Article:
you don't want to live under a GOP anti-United States-government find the Democrat nearest you with a high probability of winning and campaign for him or her and V-O-T-E
and make sure a Republican is never, ever elected to a position
of power in this nat...
"Strive to act with compassion and empathy toward all creatures in accordance with reason.
The struggle for justice is an ongoing and necessary pursuit that should prevail over laws and institutions.
One’s body is inviolable, subject to one’s own will alone.
The freedoms of others should be respected, including the freedom to offend. To willfully and unjustly encroach upon the freedoms of another is to forgo your own.
Beliefs should conform to our best scientific understanding of the world. We should take care never to distort scientific facts to fit our beliefs.
People are fallible. If we make a mistake, we should do our best to rectify it and resolve any harm that may have been caused.
Every tenet is a guiding principle designed to inspire nobility in action and thought. The spirit of compassion, wisdom, and justice should always prevail over the written or spoken word."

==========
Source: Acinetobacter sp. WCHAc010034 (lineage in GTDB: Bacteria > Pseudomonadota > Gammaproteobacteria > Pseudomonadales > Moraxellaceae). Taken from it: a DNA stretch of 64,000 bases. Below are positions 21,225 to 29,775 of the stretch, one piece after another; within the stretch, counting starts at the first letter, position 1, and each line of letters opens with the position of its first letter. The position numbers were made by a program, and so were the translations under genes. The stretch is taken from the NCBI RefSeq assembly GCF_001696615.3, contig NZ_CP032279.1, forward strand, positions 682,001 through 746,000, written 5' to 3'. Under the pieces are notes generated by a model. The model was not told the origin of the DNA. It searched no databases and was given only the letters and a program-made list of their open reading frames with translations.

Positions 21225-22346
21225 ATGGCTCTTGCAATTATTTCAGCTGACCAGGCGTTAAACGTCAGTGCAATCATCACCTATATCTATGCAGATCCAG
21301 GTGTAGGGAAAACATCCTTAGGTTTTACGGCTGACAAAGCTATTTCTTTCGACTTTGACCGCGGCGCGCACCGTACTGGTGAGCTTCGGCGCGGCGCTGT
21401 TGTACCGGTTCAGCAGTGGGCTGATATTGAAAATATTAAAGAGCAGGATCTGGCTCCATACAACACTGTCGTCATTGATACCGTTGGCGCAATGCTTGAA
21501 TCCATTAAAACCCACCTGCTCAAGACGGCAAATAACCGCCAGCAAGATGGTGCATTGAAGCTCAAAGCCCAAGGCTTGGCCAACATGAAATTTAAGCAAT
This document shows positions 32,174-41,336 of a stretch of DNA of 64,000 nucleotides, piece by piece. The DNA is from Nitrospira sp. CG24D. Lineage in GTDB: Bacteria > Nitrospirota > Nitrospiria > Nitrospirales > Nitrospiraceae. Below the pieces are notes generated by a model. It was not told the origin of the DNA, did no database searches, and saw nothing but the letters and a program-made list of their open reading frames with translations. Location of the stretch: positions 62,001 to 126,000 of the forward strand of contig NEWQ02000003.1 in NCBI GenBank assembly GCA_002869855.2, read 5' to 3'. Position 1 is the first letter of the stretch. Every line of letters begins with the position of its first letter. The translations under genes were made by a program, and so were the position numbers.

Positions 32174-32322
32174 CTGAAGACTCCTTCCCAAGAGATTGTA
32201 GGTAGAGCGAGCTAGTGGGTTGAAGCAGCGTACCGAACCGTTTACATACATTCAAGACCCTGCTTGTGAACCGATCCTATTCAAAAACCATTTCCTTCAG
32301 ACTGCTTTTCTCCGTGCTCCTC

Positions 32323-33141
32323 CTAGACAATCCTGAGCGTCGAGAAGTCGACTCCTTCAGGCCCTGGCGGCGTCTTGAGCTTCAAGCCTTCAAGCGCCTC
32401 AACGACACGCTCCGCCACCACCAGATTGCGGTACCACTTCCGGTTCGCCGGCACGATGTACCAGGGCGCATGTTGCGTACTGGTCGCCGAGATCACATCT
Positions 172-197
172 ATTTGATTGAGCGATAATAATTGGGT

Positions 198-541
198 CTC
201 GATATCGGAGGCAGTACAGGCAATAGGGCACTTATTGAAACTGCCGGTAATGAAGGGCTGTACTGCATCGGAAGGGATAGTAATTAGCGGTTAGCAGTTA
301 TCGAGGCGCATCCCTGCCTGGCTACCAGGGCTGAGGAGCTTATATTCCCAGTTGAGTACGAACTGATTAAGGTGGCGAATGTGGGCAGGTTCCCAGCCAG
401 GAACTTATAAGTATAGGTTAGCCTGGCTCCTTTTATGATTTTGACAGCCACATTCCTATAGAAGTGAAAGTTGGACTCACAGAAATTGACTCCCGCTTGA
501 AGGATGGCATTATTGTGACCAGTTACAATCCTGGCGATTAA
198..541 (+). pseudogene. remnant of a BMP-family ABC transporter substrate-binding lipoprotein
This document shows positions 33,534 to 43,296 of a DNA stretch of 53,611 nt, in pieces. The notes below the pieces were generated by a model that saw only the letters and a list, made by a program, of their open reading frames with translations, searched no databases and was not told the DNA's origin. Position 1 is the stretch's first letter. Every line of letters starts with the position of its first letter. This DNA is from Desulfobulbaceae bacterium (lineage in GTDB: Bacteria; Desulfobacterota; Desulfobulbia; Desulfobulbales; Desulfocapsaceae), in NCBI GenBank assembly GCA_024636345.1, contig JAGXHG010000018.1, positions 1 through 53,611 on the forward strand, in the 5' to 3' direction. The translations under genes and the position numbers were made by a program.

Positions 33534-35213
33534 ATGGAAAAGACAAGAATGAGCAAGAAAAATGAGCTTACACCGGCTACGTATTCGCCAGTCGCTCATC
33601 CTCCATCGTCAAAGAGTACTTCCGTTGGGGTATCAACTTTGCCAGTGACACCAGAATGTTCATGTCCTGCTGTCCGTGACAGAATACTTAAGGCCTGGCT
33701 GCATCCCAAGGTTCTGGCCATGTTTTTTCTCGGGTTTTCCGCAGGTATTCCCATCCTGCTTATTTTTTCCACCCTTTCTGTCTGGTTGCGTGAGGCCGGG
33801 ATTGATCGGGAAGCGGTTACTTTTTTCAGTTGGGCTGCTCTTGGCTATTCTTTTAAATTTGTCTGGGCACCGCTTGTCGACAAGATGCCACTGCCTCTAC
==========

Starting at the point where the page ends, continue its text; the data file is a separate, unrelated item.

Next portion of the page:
Never fear. The Republicans can ALWAYS outbid on stupidity.
QUOTE: Recently, a few political scientists have begun to discover a human tendency deeply discouraging to anyone with faith in the power of information. It’s this: Facts don’t necessarily have the power to change our minds. In fact, quite the opposite. In a series of studies in 2005 and 2006, researchers at the University of Michigan found that when misinformed people, particularly political partisans, were exposed to corrected facts in news stories, they rarely changed their minds. In fact, they often became even more strongly set in their beliefs. Facts, they found, were not curing misinformation. Like an underpowered antibiotic, facts could actually make misinformation even stronger.
QUOTE: This bodes ill for a democracy, because most voters — the people making decisions about how the country runs — aren’t blank slates. They already have beliefs, and a set of facts lodged in their minds. The problem is that sometimes the things they think they know are objectively, provably false. And in the presence of the correct information, such people react very, very differently than the merely uninformed. Instead of changing their minds to reflect the correct information, they can entrench themselves even deeper.
QUOTE: The general idea is that it’s absolutely threatening to admit you’re wrong,” says political scientist Brendan Nyhan, the lead researcher on the Michigan study. The phenomenon — known as “backfire” — is “a natural defense mechanism to avoid that cognitive dissonance.”
- Self EmployedUnix/Linux Consultant, 1982 - present
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